Monterey Wine Harvest – 2011 Update

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  • on OCTOBER 28, 2011
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Monterey County Wraps Up A Positive – If Unusual – Vintage

crush2008_01.jpgOctober 28, 2011 (Monterey, CA)–“This is my ninth harvest in the area and it has been unlike any that I can recall,” says Executive Director for the Monterey County Vintners and Growers Association, Rhonda Motil of Monterey County’s 2011 growing season. “The growers have all handled Mother Nature’s curve balls with the patience and expertise indicative of our winegrowing region.”

While growers and vintners throughout Monterey County admit that this has been an out-of-the-ordinary year, lovers of the area’s elegant and well-balanced wines will be pleased to learn that the strange growing season has yielded overwhelmingly good quality across its nine AVAs.

“Climactic events like a wet spring, late rain in June, a milder-than-usual summer, and a big rain storm in early October presented us with many challenges, but the fruit coming into the winery is superb,” said Matt Shea, Vineyard Manager of Bernardus Winery in the Carmel Valley. “The long summer coupled with adequate soil moisture created the perfect conditions for Pinot Noir on the Central Coast. The loose clusters, small berries, low yields, and long hang time will equate to concentrated wine with lots of depth and flavor.”

Bernardus Winemaker, Dean De Korth, concurs: “I’ve heard some dramatic stories from our friends in other regions, but we were fortunate that several of the storms that plagued them bypassed us with little to no impact on our grape quality. All our Sauvignon Blanc and Pinot Noir grapes were picked under beautiful conditions prior to the main rains in early October, and they’re all coming in at optimal sugar and acid levels with delicious, concentrated flavors.”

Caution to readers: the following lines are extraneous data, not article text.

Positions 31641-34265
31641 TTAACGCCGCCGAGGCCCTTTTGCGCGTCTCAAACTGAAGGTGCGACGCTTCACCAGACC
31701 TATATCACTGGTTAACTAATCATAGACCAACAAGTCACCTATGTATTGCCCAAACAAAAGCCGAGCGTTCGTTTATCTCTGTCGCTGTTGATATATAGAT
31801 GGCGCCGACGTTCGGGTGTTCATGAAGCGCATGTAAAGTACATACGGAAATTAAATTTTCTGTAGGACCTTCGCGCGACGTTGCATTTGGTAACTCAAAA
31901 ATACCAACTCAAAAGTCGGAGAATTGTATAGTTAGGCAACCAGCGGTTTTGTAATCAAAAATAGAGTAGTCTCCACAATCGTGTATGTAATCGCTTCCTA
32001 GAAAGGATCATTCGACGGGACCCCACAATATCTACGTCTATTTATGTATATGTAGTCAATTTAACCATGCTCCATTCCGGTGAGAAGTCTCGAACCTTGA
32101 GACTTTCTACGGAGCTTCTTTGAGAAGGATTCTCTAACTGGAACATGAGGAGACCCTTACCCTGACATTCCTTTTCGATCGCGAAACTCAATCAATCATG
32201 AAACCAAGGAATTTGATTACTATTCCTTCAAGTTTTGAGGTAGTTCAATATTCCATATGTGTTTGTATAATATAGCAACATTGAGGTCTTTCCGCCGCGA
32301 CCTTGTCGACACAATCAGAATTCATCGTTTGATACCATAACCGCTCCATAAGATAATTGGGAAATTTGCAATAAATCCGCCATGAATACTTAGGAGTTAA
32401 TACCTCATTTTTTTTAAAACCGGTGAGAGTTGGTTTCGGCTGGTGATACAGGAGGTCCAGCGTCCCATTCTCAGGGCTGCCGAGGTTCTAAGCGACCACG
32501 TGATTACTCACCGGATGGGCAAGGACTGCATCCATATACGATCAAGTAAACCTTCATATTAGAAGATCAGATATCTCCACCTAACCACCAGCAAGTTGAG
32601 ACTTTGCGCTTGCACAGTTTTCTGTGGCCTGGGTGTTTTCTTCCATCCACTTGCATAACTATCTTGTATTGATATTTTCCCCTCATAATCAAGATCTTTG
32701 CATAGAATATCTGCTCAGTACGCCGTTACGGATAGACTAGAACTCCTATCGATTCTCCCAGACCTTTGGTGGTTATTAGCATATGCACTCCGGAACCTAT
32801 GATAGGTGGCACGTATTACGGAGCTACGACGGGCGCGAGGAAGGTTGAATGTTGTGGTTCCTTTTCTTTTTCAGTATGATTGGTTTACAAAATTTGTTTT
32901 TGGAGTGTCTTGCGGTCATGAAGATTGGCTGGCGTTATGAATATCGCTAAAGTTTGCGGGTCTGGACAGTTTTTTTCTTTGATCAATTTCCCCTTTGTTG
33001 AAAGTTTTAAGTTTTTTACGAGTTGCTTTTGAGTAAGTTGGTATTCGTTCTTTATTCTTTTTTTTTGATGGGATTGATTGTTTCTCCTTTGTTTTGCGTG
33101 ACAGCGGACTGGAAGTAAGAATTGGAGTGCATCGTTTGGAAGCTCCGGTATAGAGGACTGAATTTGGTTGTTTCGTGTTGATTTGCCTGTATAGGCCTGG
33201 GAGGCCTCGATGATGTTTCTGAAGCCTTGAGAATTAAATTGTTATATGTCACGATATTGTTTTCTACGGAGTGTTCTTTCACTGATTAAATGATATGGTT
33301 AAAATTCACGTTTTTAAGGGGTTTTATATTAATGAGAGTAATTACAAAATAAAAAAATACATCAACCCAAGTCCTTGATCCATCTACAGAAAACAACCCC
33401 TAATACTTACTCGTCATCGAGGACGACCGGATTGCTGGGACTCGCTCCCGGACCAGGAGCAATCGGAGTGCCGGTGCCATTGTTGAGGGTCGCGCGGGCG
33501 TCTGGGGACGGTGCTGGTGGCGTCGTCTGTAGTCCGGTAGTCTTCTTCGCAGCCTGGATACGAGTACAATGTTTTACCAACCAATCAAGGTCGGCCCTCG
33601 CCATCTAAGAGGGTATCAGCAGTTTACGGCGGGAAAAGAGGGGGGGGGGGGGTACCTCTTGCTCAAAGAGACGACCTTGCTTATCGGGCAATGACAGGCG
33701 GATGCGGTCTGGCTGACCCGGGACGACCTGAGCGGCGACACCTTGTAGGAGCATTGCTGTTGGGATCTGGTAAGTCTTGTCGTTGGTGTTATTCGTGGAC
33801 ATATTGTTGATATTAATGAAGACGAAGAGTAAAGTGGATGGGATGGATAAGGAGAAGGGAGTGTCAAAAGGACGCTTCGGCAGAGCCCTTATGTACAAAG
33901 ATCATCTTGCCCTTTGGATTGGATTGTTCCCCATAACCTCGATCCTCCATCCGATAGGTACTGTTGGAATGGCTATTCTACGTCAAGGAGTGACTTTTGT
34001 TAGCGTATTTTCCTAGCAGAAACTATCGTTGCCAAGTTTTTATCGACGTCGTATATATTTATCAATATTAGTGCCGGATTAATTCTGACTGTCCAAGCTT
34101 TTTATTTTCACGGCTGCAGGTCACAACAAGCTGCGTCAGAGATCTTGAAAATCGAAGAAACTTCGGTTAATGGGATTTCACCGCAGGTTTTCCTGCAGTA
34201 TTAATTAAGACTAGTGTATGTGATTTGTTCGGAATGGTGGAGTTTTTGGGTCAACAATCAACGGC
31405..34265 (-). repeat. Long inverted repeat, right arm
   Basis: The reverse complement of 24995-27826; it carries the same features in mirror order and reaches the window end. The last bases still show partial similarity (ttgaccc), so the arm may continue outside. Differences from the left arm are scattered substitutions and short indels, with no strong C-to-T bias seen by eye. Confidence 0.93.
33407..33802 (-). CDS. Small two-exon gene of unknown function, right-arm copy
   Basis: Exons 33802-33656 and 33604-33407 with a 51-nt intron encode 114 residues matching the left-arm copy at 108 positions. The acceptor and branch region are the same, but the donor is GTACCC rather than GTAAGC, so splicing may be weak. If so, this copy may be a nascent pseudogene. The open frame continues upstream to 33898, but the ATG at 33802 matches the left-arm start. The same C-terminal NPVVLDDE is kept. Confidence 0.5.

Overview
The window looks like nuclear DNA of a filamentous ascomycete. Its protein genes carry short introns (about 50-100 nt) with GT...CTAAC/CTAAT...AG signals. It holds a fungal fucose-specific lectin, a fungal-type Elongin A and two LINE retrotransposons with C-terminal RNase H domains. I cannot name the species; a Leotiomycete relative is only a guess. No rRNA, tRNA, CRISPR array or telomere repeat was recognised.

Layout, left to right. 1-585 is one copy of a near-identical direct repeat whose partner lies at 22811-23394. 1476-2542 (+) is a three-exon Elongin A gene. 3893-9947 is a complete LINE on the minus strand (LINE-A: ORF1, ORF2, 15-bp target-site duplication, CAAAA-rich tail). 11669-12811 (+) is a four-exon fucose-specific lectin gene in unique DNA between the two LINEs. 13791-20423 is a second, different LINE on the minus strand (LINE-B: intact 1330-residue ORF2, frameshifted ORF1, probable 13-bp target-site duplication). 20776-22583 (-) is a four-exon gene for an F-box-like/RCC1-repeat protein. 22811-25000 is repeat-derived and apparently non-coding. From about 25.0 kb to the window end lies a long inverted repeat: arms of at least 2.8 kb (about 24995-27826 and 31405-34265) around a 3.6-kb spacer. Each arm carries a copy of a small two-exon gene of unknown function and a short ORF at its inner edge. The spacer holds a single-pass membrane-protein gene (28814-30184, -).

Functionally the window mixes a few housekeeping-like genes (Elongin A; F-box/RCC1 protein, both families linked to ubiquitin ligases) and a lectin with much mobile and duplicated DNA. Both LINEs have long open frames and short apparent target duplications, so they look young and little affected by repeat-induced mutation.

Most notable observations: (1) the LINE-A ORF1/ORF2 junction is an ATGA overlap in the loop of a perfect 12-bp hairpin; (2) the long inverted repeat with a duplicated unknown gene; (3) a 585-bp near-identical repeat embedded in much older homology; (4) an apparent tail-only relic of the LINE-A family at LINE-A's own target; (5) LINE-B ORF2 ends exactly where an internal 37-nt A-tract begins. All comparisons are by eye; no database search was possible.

De Korth echoes a sentiment heard among several Monterey County growers: that the benefits of a long, mild growing season are particularly evident in the region’s Pinot Noir crop. “Pinot Noir excels in minimal diurnal swings – the less fluctuation in temperature, the better,” said Andy Mitchell, Director of Vineyard Operations at Hahn Winery in the Santa Lucia Highlands AVA. “The 2011 vintage certainly bears that out. We’re seeing full flavors, with brix and acid levels in wonderful balance across our Pinot Noir fruit. In prior years, we’ve had to wait for either the sugars or the acids to come into balance, but this year, everything came together to full maturity at once.”

While wine quality for the 2011 vintage is predicted to be high, volume will be an issue. “Our Pinot Noir crop was 50% lighter than usual,” says Mitchell. “You can count on great concentration, but it will be at the expense of the wine’s accessibility.”

In the southerly San Antonio Valley AVA, Lockwood Oaks Vineyard owner, Joyce Yates, speaks to the quality-versus-quantity issue. “My crop is coming in as good, if not better than, last year. The phenols, acids, tannins, and flavors are excellent. Although the quantity isn’t what we’d like to see, overall, this vintage was terrific quality-wise. There’s no question, we can count on 2011 being a terrific vintage for wines from this area.”


Bringing together the talents and resources of its members, partners and the community, the MCVGA promotes and supports their leadership in the art, science and business of wine. Founded in 1974, the Association is a non-profit organization representing over 75 vintners and growers in Monterey, California. Additional details are available by visiting or by calling (831) 375-9400.


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